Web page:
Sometimes a single picture has a way of capturing an important news story in a way that remains fixed in the public’s imagination and defines that story.
That happened Friday, when people around the world picked up newspapers or clicked on computers to see a heartbreaking image of a single bird covered in a layer of gunk that looked like melted chocolate.
That gunk, of course, was oil, and that bird was found along the coast of East Grand Terre Island, La.
And despite the horrific image, that little bird -- a laughing gull -- is lucky, according to Jay Holcomb, executive director of the International Bird Rescue Research Center, where the creature is being treated.
Holcomb tells NPR’s Michele Norris that the bird was rescued early -- “so even though it’s covered in oil and it’s tired, it’s in relatively decent shape.”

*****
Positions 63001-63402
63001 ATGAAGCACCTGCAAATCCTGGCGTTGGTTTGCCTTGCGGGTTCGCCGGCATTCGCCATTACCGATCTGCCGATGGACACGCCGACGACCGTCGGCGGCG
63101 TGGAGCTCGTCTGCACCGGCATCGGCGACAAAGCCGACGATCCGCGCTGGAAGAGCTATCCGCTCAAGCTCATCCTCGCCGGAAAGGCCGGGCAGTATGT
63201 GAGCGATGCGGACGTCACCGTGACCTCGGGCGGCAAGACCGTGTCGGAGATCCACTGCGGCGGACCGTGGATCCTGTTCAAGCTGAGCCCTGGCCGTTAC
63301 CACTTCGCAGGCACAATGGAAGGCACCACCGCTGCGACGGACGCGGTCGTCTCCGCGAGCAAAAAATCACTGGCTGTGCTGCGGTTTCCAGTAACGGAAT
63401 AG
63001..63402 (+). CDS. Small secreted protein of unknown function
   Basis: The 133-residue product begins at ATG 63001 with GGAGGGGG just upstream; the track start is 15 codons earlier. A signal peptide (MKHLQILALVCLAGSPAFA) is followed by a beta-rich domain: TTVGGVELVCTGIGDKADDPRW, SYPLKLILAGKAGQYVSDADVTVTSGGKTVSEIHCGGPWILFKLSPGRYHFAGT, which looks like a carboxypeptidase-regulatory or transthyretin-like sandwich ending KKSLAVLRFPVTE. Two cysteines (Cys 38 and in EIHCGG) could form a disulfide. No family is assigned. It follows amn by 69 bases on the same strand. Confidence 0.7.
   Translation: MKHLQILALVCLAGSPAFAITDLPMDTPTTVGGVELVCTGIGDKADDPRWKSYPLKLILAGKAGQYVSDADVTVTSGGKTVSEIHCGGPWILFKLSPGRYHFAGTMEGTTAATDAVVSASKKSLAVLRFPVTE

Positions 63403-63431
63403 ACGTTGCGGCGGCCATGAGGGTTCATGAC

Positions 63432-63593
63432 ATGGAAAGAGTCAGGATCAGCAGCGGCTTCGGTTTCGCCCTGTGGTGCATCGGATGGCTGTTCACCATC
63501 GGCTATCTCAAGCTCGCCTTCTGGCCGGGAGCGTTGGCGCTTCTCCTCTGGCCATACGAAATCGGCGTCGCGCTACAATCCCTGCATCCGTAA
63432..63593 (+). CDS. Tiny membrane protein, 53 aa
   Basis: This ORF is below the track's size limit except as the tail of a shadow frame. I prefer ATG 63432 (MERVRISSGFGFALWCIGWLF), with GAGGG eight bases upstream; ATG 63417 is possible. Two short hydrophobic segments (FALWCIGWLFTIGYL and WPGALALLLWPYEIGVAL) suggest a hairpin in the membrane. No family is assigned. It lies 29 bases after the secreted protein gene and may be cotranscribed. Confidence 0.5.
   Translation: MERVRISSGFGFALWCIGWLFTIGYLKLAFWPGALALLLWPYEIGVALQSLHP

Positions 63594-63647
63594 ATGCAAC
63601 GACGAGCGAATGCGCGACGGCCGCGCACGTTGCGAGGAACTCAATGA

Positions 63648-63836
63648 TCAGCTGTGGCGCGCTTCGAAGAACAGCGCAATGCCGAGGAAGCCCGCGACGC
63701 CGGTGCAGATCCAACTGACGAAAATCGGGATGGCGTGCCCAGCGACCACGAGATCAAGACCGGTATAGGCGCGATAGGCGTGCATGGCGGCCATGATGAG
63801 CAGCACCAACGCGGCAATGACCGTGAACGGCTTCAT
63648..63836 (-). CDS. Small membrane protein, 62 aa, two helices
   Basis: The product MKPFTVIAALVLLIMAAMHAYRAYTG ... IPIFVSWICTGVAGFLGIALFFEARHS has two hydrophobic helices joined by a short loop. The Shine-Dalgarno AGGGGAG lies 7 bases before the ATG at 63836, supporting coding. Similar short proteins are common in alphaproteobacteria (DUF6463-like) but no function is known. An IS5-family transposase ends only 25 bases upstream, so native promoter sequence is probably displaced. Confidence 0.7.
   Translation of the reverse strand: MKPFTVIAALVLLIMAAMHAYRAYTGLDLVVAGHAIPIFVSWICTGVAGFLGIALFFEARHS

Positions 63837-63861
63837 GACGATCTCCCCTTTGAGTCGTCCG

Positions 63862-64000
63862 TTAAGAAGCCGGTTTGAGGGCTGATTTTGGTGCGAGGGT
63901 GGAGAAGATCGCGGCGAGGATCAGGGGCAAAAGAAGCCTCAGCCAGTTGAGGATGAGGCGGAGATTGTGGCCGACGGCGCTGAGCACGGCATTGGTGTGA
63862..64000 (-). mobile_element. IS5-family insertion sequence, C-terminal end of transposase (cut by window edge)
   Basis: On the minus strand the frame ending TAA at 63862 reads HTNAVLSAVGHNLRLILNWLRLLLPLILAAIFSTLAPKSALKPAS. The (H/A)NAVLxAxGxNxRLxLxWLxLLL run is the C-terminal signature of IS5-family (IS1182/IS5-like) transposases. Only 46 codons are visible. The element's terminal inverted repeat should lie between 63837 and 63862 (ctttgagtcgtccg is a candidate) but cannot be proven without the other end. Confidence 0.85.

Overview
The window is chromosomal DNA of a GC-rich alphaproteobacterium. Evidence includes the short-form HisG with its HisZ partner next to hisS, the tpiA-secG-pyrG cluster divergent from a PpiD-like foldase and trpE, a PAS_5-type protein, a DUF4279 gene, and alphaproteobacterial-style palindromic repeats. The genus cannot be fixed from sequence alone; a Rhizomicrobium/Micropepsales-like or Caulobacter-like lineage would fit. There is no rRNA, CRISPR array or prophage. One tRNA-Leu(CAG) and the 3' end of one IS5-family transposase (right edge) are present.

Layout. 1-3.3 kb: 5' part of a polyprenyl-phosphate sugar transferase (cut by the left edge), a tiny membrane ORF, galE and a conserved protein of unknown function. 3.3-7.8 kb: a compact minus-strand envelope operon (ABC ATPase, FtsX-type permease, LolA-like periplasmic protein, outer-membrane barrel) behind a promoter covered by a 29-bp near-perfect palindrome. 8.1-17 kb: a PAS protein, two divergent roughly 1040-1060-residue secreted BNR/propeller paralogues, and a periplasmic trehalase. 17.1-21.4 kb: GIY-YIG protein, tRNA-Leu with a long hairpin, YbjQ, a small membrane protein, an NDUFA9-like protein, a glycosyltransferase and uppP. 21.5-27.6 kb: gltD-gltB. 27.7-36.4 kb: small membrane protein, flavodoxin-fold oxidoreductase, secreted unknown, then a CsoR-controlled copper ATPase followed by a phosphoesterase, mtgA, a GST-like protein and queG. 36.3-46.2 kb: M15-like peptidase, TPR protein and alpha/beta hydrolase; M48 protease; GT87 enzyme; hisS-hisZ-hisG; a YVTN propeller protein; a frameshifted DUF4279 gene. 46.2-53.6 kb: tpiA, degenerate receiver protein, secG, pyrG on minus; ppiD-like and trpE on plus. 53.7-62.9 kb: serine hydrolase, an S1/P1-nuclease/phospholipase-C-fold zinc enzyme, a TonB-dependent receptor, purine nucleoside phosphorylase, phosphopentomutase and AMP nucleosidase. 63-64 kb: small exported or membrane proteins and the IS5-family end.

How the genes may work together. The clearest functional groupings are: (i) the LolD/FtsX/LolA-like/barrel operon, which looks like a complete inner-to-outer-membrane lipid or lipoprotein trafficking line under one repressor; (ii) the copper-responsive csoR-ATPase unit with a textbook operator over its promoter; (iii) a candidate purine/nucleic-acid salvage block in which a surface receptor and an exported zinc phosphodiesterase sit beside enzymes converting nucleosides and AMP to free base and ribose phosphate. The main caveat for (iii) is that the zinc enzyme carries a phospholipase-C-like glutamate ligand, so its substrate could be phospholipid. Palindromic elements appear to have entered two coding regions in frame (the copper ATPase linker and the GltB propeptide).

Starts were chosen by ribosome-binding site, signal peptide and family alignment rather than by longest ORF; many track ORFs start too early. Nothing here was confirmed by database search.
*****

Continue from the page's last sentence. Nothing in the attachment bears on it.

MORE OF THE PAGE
But the little gull is the symbol of a scary turning point for wildlife on the Gulf Coast, Holcomb says. Yesterday, a big swath of surface oil broke free of the main slick and headed toward shore.
“People started picking up these birds that were really diving into it and trying to catch fish,” Holcomb says. “Pelicans and gulls, they don’t see oil and anything other than something floating on the surface like sea foam or plants or whatever.”
And at the center, cleaning them is a serious challenge. “This is really gooey oil, and it’s not easy to get off. We really have to scrub the birds to get it off.”
But for the 29 brown pelicans and 15 laughing gulls brought into Holcomb’s bird rescue center yesterday, the news was generally good. He says they were rescued early, before hypothermia and exhaustion could set in. And that, he says, means they have a good chance of surviving.